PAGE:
Knee injury ends James Rodgers' year

Updated: October 11, 2010, 10:14 PM ET
ESPN.com news services

Oregon State wide receiver James Rodgers' season is over due to a left knee injury.

Rodgers was injured on a tackle midway through the second quarter of the Beavers' 29-27 win at No. 9 Arizona on Saturday when he was brought down in the end zone after making an apparent 56-yard touchdown catch. The play was nullified by an ineligible receiver penalty.

"We are tremendously disappointed with the news that one of our team captains and leaders is sidelined for the rest of the season," Oregon State coach Mike Riley said in a statement. "I know James will stay very involved with the team during his rehabilitation process and we look forward to his return as soon as possible."

The release didn't describe the nature of the knee injury and a school spokesperson couldn't confirm the medical details either.

Rodgers, the older brother of Beavers running back Jacquizz Rodgers, ranked sixth in the nation with an average of 176.75 all-purpose yards this season. He was averaging 18.33 yards on punt returns and 28.67 yards on kickoff returns.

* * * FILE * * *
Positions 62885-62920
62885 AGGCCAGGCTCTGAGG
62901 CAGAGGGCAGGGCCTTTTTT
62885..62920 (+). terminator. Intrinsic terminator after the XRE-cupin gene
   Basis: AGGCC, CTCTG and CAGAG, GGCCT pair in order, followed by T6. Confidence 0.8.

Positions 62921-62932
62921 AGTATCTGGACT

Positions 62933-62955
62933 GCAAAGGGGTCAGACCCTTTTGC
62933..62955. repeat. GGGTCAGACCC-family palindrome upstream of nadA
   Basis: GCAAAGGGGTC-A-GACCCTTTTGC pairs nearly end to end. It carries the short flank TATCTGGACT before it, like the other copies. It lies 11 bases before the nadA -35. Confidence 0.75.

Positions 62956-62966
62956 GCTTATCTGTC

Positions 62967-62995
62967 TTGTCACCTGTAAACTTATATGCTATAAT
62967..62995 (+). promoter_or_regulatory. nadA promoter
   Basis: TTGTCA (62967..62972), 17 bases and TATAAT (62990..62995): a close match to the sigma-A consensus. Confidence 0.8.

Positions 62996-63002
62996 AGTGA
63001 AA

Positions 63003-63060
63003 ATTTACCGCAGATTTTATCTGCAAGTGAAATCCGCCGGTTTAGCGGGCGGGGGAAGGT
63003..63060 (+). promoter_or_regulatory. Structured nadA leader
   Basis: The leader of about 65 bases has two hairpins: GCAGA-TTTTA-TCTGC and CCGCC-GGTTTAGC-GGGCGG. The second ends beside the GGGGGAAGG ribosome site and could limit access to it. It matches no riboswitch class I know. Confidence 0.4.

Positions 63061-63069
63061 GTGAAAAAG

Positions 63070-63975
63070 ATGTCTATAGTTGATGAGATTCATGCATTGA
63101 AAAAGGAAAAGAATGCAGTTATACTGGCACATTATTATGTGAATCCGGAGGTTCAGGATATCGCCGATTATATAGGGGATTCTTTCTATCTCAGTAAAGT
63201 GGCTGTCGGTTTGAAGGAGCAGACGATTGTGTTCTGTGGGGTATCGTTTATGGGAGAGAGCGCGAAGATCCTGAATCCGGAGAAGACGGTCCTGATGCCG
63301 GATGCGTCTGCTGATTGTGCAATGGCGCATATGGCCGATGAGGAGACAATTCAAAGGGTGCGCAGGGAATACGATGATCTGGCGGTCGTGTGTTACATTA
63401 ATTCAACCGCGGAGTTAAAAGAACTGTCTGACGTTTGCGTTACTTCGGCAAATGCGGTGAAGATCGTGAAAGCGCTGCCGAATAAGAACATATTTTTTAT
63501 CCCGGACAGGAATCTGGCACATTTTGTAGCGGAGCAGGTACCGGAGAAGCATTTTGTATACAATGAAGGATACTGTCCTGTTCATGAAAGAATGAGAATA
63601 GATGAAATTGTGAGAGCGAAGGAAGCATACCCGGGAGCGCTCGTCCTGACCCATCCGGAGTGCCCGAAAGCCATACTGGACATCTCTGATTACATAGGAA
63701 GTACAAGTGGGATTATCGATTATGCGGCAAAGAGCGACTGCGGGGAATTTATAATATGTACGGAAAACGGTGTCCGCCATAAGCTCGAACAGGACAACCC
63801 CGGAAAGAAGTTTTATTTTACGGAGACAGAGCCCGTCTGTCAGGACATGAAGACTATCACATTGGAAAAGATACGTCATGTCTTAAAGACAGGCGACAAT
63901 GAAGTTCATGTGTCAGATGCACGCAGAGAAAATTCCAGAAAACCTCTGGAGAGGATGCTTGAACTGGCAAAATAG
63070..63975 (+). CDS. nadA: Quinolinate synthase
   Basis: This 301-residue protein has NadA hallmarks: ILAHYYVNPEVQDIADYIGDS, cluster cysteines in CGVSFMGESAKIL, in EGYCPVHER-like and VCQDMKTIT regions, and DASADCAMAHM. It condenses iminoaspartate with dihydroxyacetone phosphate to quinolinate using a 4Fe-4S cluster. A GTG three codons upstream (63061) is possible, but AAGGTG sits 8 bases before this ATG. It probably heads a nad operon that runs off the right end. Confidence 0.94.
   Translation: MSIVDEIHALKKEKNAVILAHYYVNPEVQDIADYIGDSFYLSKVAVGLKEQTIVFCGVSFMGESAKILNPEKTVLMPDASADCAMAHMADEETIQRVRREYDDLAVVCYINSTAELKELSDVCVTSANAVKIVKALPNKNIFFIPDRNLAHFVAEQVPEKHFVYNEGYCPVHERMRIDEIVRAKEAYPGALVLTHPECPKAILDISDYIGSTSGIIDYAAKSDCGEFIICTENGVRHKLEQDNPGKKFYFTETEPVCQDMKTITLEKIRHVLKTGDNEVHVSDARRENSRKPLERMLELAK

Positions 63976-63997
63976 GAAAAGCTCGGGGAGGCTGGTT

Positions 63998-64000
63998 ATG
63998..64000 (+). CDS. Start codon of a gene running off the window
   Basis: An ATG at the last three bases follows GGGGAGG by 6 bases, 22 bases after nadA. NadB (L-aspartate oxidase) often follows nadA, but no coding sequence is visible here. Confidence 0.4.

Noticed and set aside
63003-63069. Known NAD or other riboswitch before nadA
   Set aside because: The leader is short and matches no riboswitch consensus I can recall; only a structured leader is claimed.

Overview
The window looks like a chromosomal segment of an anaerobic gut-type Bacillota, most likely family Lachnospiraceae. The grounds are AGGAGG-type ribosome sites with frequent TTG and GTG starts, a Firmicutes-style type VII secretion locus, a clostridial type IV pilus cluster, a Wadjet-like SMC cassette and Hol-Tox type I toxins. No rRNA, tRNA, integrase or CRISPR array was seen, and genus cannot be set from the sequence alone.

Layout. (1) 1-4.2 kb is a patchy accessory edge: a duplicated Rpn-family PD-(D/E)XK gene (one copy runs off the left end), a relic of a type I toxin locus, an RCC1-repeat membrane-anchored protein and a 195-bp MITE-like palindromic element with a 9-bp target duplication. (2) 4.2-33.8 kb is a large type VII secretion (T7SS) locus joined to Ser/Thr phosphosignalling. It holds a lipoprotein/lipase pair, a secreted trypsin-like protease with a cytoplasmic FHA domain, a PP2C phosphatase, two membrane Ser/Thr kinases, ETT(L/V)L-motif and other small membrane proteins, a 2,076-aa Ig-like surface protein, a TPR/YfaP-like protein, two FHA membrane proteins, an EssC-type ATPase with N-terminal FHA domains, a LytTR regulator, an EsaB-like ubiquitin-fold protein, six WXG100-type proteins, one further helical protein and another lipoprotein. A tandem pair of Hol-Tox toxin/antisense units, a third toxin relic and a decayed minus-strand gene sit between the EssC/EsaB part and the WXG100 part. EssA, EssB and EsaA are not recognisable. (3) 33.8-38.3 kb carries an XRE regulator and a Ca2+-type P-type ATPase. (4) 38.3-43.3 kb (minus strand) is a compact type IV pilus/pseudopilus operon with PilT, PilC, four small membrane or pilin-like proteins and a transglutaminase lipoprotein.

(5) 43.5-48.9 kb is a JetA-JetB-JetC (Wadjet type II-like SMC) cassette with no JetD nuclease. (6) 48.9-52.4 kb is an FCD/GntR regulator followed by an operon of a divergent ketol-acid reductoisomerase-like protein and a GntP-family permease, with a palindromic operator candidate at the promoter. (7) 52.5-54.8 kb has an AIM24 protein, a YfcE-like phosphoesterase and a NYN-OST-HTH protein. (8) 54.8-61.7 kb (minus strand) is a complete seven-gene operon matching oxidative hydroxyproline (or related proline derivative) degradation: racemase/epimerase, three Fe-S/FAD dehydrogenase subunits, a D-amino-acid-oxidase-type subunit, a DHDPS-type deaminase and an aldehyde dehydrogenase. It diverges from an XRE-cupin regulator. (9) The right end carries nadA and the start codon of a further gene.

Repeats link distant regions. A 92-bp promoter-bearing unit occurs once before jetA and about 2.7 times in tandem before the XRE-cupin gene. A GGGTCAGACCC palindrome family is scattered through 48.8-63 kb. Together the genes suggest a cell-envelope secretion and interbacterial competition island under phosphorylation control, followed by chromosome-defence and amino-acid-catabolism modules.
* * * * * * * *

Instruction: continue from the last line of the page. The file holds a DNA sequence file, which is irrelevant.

Against Arizona, he had seven catches for 102 yards and a touchdown.

Though a senior, Rodgers is eligible for a medical hardship year, per NCAA rules. Rodgers has not redshirted and has played in just four games after missing the Arizona State game on Oct. 2 due to a concussion. The school said in the release it will submit paperwork to the Pac-10 for the hardship waiver at the conclusion of the season.

Rodgers, who earned first-team All-Pac-10 honors in 2009 and some preseason All-American attention this summer, has accumulated the second most all-purpose yards in the nation for active players with 5,784 and is the career leader for all-purpose yards at Oregon State.

"I want to thank everyone for their thoughts and prayers for me ... I really appreciate each and every one of them!" Rodgers wrote Monday on Twitter before it was announced he would not return.

Information from ESPN.com's Pac-10 reporter Ted Miller and The Associated Report was used in this report.